[Beowulf] The Walmart Compute Node?

Vincent Diepeveen diep at xs4all.nl
Thu Nov 8 22:38:33 EST 2007


On Nov 9, 2007, at 1:27 AM, Chris Dagdigian wrote:

>
> It is dangerous to project *your* particular use cases and  
> workflows upon the community at large.
>
> Most of the clusters I end up building or working on (academic,  
> government and corporate sites) are intended to support periodic  
> spikes in computing demands. For university sites this could be the  
> end of each semester as student projects become due and for  
> research labs it may be for a 10 day period proceeding the  
> submission of a major paper or grant applications. For EDA  
> companies entire clusters may lay idle until some massive  
> validation process needs to kick off.


> Clusters built to meet peak demand rarely hit 90% utilization  
> (averaged over time) and often have lots of idle capacity sitting  
> around waiting for a peak period to arrive. That is why we pay  
> particular attention to things like Project Hedeby from Sun and the  
> EGO stuff from Platform Computing along with the various homegrown  
> based systems that people have built to power-on and power-off  
> nodes (via IPMI) based on the length of the pending job list


A few remarks:

a) the 70% usage comes from "supercomputer report europe".
b) "the community" that posts here has like NEAR TO ZERO $2500  
clusters at their work,
so if you happen to know 1+ then that already gives statistical  
significant bragging rights.

Ever seen a company say: "heh here you got $2500 build me the fastest  
cluster you can get for that money"?

Actually i'm typing at an ex-company machine, a macbookpro 17'',  
which i got from my previous employer and it is still 2600 euro in  
the shop here, which soon is a dollar or 5000.
In general when crunching becomes important to a company, definitely  
a billion euro company, then they're gonna invest quite some more  
than $2500 into crunching power.

c) homegrown clusters usually are not built at the same manner like  
the $2500 project says. Usually people buy a machine now, buy one a  
year later and so on, and just cluster 'em, so instead of trying to  
stick strict in some $2500 budget it's more like: "which cpu at what  
cheapo mainboard gives most dang for my bucks". that'll be a quadcore.
d) for $2500 private clusters (private as in: at home) energy costs  
play a big role.
e) another result of increased energy costs is of course sound concerns.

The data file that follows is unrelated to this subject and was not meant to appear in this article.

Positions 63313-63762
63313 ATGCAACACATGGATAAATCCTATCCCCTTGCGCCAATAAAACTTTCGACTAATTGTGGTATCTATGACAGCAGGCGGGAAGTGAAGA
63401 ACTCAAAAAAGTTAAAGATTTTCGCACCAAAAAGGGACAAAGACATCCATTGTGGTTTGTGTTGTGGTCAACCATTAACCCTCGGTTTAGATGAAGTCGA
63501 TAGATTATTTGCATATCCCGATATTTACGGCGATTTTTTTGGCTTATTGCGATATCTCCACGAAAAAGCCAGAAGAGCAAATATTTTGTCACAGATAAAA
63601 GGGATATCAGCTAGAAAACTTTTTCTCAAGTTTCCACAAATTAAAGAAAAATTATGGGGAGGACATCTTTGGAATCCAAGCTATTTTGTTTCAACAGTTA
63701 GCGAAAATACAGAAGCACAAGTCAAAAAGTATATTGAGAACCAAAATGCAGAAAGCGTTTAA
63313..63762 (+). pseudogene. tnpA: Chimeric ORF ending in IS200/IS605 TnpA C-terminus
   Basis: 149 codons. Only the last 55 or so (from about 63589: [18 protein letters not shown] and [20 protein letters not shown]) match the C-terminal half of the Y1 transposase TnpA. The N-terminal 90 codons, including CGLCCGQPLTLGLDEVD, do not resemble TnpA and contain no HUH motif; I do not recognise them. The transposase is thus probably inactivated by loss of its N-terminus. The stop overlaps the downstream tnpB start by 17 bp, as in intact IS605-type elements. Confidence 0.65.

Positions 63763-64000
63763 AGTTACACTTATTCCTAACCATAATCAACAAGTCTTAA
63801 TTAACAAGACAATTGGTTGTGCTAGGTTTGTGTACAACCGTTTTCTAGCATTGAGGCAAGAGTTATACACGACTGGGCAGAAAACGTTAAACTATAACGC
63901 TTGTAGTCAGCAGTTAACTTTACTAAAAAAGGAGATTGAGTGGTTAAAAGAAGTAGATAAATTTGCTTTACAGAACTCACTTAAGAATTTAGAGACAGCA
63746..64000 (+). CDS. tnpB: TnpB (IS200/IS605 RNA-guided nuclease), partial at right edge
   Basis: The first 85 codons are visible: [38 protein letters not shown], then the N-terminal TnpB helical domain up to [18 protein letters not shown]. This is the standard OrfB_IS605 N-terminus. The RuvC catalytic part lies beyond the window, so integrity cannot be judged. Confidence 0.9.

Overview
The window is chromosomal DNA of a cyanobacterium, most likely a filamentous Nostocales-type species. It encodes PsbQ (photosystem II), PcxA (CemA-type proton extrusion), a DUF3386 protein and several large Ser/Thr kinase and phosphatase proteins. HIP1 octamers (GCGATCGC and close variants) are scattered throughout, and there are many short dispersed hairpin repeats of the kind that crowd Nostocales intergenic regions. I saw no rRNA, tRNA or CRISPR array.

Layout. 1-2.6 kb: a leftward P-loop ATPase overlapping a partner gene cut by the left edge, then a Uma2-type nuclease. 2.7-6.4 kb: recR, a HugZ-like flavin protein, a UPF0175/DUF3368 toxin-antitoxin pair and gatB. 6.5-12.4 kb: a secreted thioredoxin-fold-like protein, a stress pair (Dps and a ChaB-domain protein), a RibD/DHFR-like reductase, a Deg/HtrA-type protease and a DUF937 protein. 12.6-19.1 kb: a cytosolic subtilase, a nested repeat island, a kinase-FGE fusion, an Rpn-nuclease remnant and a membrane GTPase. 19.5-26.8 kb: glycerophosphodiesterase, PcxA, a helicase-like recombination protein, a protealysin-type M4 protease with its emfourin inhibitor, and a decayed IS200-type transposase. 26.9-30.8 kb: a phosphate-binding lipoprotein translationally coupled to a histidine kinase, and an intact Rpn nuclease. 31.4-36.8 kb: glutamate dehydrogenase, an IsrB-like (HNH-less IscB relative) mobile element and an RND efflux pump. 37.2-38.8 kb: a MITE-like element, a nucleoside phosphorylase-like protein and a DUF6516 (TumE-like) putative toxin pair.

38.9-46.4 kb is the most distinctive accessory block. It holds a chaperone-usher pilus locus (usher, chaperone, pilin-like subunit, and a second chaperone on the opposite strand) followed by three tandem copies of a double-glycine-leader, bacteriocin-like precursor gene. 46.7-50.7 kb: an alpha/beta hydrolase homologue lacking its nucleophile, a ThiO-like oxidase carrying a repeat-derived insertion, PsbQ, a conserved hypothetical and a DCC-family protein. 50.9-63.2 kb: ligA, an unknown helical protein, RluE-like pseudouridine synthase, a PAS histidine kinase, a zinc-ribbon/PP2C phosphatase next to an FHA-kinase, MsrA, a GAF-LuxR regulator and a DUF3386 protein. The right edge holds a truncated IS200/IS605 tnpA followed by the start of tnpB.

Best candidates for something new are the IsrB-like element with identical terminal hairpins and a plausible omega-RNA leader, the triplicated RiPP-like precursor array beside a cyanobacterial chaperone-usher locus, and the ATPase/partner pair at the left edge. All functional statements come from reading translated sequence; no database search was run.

Regarding C: A far more interesting theoretic question is of course  
whether you should see most homegrown clusters as a cluster or as  
some jbon (just a bunch of cheapo nodes), as i can't really recall  
most 'private house clusters' to have even MPI installed. When is it  
a cluster?

heh you sure you still want your 2 cents in dollar currency rather  
than euro's?


> In systems built for peak power and not constant throughput power  
> control is a big deal and the eventual goal I'd love to see is more  
> grid schedulers and resource brokers becoming hardware aware to the  
> point of being able to power on and off nodes based on a given  
> policy. It's coming and I've seen some neat homegrown solutions  
> already.
>
> My $.02 as always
>
> -Chris
>
>
>
> On Nov 8, 2007, at 7:02 PM, Vincent Diepeveen wrote:
>> Building a $2500 cluster in order to NOT run software at it then  
>> nonstop beats the idea of building a cluster. <snip> That assumes  
>> you actually RUN software and that you have a lack of processing  
>> power nonstop. So the machines are running all the time.  
>> Additionally it's a private cluster, not some government type thing.
>>
>> I tend ro remember the government model assumed in the end 70%  
>> usage effectively of processing power. That's not real true for  
>> private users of clusters. You really get far above 90% usage.
>>
>> So you can argue the idle states do matter in the end for energy  
>> costs, but you definitely can't assume it's idle majority of the  
>> time. Building a $2500 cluster in order to then not let it run day  
>> and night definitely is a thrown away $2500.
>
>
>
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